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Steamerpoint

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  1. Hmm... A perfect storm could be brewing. Buy to let landlords have all but dried up in the Midlands (Suspect elsewhere too), anti-immigration rhetoric plus stronger immigration controls post Brexit coupled with the beginning of the demise of the baby boomers should see demand for property reducing. This should slow down house price growth. An increased availability of housing stock has began with many private landlords selling off their portfolios as higher taxes start to bite. With Immigration under stricter control, employers will find it harder to recruit staff and wage increases should naturally rise. So with property prices stagnating and wages increasing, we could one day see borrowing levels return close to the previous 4x salary. I wouldn't expect it for another 10 years though!
  2. Steamerpoint.. Peterboroughs original friendly EA!

  3. It's fair to say that things could be just as bad or worse elsewhere and that is why the currency is strengthening agaist other currencies. Currency investors may feel more confident keeping their money in Sterling at the moment especially while other economies are reluctant to put there cards on the table and make public just how bad things really are. Only this week, there was a call to the European banks to admit their losses & exposure, which they still haven't done. At least here, most of the damage has been done and we know just how bad things are and it's really bad, but it's reasuring to investors that they can see the risks and manage them accordingly. I believe that the Eurozone is the next big casualty on the horizon. The cracks are showing everywhere! To be fair, USA is in danger again too! What a mess!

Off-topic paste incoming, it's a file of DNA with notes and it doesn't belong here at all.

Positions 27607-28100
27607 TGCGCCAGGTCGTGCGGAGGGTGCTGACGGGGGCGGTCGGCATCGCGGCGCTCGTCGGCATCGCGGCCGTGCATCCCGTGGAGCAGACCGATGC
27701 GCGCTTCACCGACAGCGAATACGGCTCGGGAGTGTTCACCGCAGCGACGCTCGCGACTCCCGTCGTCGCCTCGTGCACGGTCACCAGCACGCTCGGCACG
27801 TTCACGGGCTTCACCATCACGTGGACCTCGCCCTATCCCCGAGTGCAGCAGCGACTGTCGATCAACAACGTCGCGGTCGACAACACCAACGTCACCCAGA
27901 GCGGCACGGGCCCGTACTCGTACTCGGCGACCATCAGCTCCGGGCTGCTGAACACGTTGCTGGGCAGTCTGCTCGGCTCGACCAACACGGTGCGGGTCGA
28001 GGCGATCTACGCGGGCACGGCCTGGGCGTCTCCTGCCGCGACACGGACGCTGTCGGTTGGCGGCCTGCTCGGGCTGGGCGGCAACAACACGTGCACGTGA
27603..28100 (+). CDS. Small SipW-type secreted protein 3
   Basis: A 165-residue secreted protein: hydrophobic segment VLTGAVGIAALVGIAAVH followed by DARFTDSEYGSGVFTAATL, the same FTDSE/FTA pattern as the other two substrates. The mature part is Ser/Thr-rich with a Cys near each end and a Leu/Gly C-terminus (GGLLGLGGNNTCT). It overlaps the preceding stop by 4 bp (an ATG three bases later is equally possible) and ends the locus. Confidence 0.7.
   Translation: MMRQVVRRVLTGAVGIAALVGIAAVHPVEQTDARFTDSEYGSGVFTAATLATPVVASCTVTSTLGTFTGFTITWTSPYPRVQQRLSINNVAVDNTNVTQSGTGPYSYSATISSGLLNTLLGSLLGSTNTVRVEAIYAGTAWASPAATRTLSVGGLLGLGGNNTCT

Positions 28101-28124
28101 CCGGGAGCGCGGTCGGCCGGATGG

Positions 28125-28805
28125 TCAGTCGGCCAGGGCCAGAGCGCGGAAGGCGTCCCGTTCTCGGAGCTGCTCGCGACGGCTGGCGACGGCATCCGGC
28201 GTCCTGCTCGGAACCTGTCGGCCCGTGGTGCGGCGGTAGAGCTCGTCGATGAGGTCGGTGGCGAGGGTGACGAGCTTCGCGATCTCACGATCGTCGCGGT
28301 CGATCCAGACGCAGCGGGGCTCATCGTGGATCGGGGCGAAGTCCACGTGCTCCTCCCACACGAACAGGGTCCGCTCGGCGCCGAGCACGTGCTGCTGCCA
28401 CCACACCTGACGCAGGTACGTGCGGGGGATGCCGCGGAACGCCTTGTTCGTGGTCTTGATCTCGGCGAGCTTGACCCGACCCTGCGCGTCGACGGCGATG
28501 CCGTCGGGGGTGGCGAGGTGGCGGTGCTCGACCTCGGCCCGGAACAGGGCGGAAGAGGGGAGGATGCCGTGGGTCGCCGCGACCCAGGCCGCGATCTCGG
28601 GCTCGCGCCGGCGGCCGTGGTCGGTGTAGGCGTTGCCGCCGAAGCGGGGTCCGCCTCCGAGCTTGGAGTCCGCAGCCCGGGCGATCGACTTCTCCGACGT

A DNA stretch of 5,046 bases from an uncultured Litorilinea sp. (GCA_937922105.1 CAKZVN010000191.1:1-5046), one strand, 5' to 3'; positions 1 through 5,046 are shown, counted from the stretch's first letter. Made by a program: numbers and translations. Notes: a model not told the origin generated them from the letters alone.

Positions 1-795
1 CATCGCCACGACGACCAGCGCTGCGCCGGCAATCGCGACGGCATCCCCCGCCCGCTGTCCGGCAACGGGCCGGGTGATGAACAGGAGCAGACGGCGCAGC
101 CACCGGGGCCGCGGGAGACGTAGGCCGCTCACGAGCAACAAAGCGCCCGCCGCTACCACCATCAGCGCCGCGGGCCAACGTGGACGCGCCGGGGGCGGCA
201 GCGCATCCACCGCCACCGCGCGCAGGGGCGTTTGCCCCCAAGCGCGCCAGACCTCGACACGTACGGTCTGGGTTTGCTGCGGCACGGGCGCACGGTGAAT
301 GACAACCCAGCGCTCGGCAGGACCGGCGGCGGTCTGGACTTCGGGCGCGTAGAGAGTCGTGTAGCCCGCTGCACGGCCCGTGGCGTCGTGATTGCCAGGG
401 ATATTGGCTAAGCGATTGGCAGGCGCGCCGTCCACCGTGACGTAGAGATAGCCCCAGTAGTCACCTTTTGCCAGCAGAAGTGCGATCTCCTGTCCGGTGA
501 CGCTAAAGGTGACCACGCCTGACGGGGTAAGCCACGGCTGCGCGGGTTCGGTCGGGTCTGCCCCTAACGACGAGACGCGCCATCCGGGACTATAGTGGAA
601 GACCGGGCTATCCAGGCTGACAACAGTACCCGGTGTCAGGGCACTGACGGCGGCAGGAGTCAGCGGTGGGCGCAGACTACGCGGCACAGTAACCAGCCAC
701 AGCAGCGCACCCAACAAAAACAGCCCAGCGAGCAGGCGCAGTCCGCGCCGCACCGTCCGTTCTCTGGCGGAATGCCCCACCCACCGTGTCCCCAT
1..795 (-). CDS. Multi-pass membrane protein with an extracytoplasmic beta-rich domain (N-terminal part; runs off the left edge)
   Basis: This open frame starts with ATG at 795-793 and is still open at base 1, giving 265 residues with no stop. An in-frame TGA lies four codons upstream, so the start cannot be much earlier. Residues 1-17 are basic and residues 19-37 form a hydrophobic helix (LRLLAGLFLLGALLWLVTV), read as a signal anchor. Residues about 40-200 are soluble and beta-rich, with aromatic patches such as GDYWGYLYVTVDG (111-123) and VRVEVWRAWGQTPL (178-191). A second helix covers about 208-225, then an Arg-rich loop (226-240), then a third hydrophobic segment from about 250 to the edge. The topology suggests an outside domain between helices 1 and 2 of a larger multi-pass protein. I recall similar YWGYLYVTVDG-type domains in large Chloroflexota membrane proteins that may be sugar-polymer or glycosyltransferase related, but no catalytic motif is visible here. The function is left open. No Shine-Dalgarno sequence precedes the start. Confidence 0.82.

4. Um...... not really and this is why. The property I bought in early 1992 had been on the market for £71,000 around the peak in 1988/ early 1999. I paid £55k for it, but even now the property is worth £150k, which is more than double what I could have paid for it in 1988/89 so in terms of resale today, I would have been quids in. Again as I never intend to sell it, it matters not. Sure if I had sold it in 92 then sure I would have lost money and anyone that bought in 2007 would be dumb to sell now, but the point is this. It's a long term investment and over the long term you can't lose out especially if you never sell. It depends what you want. Invest for a few years, avoid property and stick to other investment options or invest for a pension or longer term nest egg, buy a BTL property. Oh and the following cutting may interest a few people looking to go down the pension route.